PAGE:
Server 2008 R2 Read-Only disks in ESX Templates

During the build process of my Windows Server 2008 R2 VM templates, I had perplexing problem with my second virtual disk after sysprep completed. In my previous blog post I showed a PowerShell command that reassigned a drive letter. Worked great, but a noticed a problem. My “D” drive, which is a second PVSCSI disk, was being mounted as read-only. If I manually took the disk offline and brought it back online, magically it was read-write.

However, using a script to take the disk offline and bring it online did not remove the read-only attribute. After a bit more digging, I found a command that works like a charm. I had to change the disk attributes and clear the read-only flag.

The full PowerShell script, which I call from the c:Windowssetupscriptssetupcomplete.cmd file, is shown below.

$script = $Null

$script = @”

select disk 1

online disk noerr

attributes disk clear readonly

“@
$scriptdisk += $script + “`n”

$scriptdisk diskpart

echo E: %{$a = mountvol $_ /l;mountvol $_ /d;$a = $a.Trim();mountvol Z: $a}

I don’t know if the read-only problem comes from sysprep, changing drive letters, a VMware thing, or what. Since the script is executed during the sysprep process, you never know what is going on behind the scenes. Drive letters get changed and the D drive is read-write, just as you’d expect.

Change a volume drive letter with Powershell

I ran across a useful command that instantly reassigns a drive to another letter, and another one liner that detects a CD-ROM and assigns it a particular letter. For additional details and a richer script, check out this blog post from The Admin Guy. The piece that I found most useful from his script was (replace ! with the pipe symbol):

(gwmi Win32_cdromdrive).drive ! %{$a = mountvol $_ /l;mountvol $_ /d;$a = $a.Trim();mountvol x: $a}

That one liner detects a CD-ROM drive and re-assigns it the letter X. Works great on systems with one CD-ROM. Taking this as an example, I slightly modified the command to take as an input a fixed drive letter and then re-assign it another letter. Here the drive changes from X to Y. Replace ! with the pipe symbol.

echo x: ! %{$a = mountvol $_ /l;mountvol $_ /d;$a = $a.Trim();mountvol y: $a}

One great thing about these commands is that the change happens immediately, unlike a VBS script I was trying to use earlier this week that just hacked the registry and required a reboot. I’m using these scripts in my Server 2008 R2 ESX template to re-assign various drive letters during the sysprep process.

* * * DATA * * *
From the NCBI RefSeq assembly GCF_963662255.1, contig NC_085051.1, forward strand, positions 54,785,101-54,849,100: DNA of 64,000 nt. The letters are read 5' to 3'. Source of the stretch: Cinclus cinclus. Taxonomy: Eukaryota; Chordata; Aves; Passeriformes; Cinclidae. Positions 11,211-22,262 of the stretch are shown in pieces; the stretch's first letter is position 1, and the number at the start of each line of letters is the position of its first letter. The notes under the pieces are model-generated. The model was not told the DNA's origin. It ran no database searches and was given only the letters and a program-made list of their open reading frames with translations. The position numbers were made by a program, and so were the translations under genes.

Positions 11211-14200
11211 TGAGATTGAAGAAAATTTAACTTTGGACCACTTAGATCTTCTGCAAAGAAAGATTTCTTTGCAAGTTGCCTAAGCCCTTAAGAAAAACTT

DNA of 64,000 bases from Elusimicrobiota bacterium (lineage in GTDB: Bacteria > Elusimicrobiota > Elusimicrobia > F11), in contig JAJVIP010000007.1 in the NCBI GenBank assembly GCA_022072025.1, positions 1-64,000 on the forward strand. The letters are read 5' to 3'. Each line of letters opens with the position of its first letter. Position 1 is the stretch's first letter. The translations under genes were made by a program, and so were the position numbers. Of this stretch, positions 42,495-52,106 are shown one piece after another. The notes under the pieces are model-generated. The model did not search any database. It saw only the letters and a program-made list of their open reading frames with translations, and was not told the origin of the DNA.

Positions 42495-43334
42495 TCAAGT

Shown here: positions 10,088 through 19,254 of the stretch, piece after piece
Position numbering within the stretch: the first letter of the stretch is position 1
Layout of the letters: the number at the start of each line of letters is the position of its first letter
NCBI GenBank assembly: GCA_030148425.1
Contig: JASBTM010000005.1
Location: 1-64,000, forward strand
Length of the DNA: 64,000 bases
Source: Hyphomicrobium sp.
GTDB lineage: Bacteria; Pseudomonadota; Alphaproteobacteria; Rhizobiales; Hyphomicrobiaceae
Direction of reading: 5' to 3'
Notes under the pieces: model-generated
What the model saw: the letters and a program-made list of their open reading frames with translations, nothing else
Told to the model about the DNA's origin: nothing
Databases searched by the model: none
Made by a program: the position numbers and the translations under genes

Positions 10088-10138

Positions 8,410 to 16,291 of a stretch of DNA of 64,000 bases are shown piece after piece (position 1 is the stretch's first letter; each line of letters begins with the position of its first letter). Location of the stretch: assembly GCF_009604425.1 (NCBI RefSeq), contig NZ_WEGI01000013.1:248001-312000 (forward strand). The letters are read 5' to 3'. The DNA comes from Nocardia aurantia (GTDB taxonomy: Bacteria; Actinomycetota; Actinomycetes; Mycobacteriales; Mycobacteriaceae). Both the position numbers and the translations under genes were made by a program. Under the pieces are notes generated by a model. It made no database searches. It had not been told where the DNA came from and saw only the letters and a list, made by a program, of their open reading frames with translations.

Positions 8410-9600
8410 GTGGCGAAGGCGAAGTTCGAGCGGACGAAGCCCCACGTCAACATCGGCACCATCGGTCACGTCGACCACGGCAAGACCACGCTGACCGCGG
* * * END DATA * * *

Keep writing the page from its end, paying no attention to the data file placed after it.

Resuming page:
Create 32-Bit system ODBC DSN with Powershell

This Powershell script creates a 32-bit system DSN on a 64-bit server. I got tired of manually creating DSNs for my VMware vCenter installations, so I automated the process. The only argument you need to pass to the script is the FQDN or IP address of your SQL server. If you don’t pass any arguments, the script will abort with an error message.

I apologize for the line wraps, but I think its fairly obvious where the breaks are. You can change the $DSNName to be any name that you wish. $DBName is the name of the database on the SQL server. The script assumes the SQL 2008 native client is installed. If you use a different client you will need to modify the script a bit.

## Creates a 32-bit System DSN on 64-bit OS.

$DSNName = “vCenter Server Update Manager”
$DBName = “vCenter Update Manager”

If($args[0] -eq $NULL) { echo “Must specify FQDN or IP of SQL server.”; Exit}

$HKLMPath1 = “HKLM:SOFTWAREWow6432NodeODBCODBC.INI” + $DSNName

$HKLMPath2 = “HKLM:SOFTWAREWow6432NodeODBCODBC.INIODBC Data Sources”

md $HKLMPath1 -ErrorAction silentlycontinue

set-itemproperty -path $HKLMPath1 -name Driver -value “C:WINDOWSSysWOW64sqlncli10.dll”

set-itemproperty -path $HKLMPath1 -name Description -value $DSNName
set-itemproperty -path $HKLMPath1 -name Server -value $args[0]
set-itemproperty -path $HKLMPath1 -name LastUser -value “”
set-itemproperty -path $HKLMPath1 -name Trusted_Connection -value “Yes”
set-itemproperty -path $HKLMPath1 -name Database -value $DBName

## This is required to allow the ODBC connection to show up in the ODBC Administrator application.

md $HKLMPath2 -ErrorAction silentlycontinue

set-itemproperty -path $HKLMPath2 -name “$DSNName” -value “SQL Server Native Client 10.0”

© 2017 - Sitemap